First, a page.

The first thing that came to mind this year when I thought of Earth Day was reducing food waste. It can have a positive impact on the environment and it feels like the right thing to do during the current crisis. While many companies use food waste reduction and diversion practices (Harmons uses good ordering, production, and rotation practices, participates in Utah Food Bank’s Grocery Rescue Program, and composts green waste), there is an opportunity to reduce food waste on an individual level. Not only is reducing food waste a positive step for our environment, it can also positively impact the wallet! Here are my top tips.
- Meal plan. Having a plan can really narrow down what you need to purchase. Start by checking to see what you already have in your pantry, refrigerator and freezer. Plan for meals that use up perishable items (e.g. lettuce, fresh herbs, or fresh meat) first and plan for less perishable items later (e.g. frozen and canned foods, winter squash, cabbage, or apples). Plan for at least one meal to make use of produce left over from other recipes. Egg scrambles, soups, and casseroles are usually flexible enough to accommodate a variety of vegetables and herbs.
- Shop smart. Make a shopping list based on what you need for your meal plan and stick to it. Shop the refrigerated and frozen areas of the store last. Buy larger packages of foods only if you think you can finish the food before it spoils.
- Food storage. Organize food storage with the newest food at the back so that you use the oldest food first. Label and date frozen foods (especially foods you won’t easily be able to identify) so you know what you need to use first and what that mystery ingredient is (I once mixed up frozen lemon juice cubes with chicken stock cubes). Check the temperature of your refrigerator and make sure it’s at 40 degrees or lower (according to Consumer Reports 37 degrees is ideal) and that your freezer is at 0 degrees or below. This downloadable chart lists storage times for food safety and quality.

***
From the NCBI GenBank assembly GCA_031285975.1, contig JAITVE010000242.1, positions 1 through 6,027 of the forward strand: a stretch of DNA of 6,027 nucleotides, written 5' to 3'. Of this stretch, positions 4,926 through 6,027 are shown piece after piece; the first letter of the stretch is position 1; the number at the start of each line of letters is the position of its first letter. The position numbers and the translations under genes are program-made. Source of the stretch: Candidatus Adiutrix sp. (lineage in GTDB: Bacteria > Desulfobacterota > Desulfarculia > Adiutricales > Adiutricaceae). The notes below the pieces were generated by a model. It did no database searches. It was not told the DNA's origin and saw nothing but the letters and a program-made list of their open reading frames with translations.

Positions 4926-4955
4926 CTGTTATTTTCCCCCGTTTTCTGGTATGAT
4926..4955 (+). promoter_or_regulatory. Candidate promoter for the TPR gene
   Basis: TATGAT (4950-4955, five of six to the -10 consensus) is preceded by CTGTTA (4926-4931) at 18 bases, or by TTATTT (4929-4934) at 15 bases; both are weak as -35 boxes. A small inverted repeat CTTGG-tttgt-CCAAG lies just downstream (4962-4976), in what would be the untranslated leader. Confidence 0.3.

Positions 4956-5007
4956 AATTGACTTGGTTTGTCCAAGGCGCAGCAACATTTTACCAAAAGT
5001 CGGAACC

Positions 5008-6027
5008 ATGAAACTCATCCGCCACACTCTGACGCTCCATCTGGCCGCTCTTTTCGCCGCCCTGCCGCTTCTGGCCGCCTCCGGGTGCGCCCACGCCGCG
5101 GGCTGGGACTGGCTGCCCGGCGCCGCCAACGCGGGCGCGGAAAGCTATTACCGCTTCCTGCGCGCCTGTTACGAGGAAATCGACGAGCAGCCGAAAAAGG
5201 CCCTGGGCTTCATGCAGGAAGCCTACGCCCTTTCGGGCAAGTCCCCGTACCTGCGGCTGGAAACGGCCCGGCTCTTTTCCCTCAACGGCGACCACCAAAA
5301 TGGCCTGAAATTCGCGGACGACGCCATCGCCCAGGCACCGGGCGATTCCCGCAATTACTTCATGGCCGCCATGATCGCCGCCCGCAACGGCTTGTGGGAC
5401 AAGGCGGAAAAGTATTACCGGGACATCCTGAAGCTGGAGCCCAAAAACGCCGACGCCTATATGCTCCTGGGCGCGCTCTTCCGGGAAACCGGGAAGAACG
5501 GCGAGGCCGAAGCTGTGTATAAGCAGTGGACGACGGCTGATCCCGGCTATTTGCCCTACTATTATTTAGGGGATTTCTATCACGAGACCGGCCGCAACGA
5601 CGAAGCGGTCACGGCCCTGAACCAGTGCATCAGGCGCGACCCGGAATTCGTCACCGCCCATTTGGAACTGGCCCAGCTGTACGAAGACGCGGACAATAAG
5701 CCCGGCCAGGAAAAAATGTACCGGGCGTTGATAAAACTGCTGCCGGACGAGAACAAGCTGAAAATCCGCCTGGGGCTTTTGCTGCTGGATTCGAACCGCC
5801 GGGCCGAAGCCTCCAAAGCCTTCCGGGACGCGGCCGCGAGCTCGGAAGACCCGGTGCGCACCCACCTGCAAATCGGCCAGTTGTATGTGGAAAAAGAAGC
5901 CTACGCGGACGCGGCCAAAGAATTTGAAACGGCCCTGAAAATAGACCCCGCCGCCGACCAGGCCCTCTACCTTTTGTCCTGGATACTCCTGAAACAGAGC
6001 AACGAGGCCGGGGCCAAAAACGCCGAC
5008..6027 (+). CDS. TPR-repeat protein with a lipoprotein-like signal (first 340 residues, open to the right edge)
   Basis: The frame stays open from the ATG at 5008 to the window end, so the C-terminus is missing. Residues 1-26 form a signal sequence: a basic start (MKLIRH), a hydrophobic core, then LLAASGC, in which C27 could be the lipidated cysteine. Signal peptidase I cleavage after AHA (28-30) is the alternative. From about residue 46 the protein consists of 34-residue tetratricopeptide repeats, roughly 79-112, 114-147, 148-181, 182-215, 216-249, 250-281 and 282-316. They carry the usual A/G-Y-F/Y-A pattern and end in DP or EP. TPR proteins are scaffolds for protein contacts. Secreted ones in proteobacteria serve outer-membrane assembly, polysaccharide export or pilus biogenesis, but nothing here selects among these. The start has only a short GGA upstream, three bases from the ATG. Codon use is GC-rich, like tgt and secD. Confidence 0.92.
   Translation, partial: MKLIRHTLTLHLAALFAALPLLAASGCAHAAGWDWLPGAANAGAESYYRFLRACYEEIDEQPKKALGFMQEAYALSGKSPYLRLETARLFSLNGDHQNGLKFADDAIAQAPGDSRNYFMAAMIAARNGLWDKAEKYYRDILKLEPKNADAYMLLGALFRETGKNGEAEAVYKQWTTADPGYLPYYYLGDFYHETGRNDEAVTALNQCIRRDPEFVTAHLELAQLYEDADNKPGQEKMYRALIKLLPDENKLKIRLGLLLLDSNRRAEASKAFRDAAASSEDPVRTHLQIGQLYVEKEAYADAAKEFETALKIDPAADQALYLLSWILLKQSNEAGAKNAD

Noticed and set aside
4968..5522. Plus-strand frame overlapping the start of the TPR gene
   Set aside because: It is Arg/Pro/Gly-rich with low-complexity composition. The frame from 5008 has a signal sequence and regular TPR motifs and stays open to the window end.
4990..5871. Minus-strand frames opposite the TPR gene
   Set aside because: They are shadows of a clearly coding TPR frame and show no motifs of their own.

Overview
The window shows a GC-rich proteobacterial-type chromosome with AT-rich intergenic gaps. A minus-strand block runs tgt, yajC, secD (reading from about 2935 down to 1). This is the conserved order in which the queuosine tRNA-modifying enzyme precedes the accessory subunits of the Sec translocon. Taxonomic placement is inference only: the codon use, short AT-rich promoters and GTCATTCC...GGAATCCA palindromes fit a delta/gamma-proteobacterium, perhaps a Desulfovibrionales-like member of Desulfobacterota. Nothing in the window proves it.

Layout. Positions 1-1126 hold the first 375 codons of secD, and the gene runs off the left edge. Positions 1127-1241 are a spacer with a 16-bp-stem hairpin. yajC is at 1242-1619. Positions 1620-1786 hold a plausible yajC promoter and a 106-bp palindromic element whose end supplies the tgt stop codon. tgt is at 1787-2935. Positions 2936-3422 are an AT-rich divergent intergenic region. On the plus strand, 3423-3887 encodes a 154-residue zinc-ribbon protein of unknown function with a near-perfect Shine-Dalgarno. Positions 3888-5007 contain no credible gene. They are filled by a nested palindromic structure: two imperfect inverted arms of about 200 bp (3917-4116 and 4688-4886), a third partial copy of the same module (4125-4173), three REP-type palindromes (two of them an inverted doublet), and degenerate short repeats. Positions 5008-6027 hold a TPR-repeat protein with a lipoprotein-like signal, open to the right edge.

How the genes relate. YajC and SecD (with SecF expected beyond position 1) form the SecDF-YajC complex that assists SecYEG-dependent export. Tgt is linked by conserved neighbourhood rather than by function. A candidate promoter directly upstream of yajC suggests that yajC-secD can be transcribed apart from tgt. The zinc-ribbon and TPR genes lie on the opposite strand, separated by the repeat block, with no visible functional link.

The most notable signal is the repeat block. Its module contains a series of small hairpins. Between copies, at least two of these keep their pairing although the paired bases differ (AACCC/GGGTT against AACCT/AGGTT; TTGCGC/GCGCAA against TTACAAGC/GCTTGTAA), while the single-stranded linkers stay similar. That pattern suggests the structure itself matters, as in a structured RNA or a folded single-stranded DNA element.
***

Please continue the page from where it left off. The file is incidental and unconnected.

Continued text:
- Use your freezer. If you have the freezer space, freeze items that will go bad before you can use them. Many items freeze well; I regularly freeze brown rice, chicken broth, lemon juice, marinara sauce, bananas, bread, and tomato paste.
- Find alternate uses and use as much as you can. Use stale bread to make croutons or bread crumbs. Vegetable scraps can be saved in the freezer to make broth. Turn potato peels into a crispy snack by tossing them with oil and spices and roasting them. Zest citrus fruit before juicing and either freeze or dehydrate for later use.
- Keep track. Make a note of what foods you regularly waste and why. Use this information when making your shopping list and meal plan. Does that dinner taste great that night, but not the next day? If you can, make a smaller portion. Do you aspire to eat kale, but secretly hate it? Switch to another leafy green like spinach or arugula. Did you just not feel like eating the meal that you had planned? Build some flexibility into your plan so that you can switch to another meal or get takeout.
Find strategies and a system that work best for your lifestyle. Reducing food waste is the perfect intersection of celebrating our earth and adapting to our current situation amidst the pandemic. Harmons dietitians wish you the best with your meal planning, and if you are seeking additional guidance you can reach us at firstname.lastname@example.org.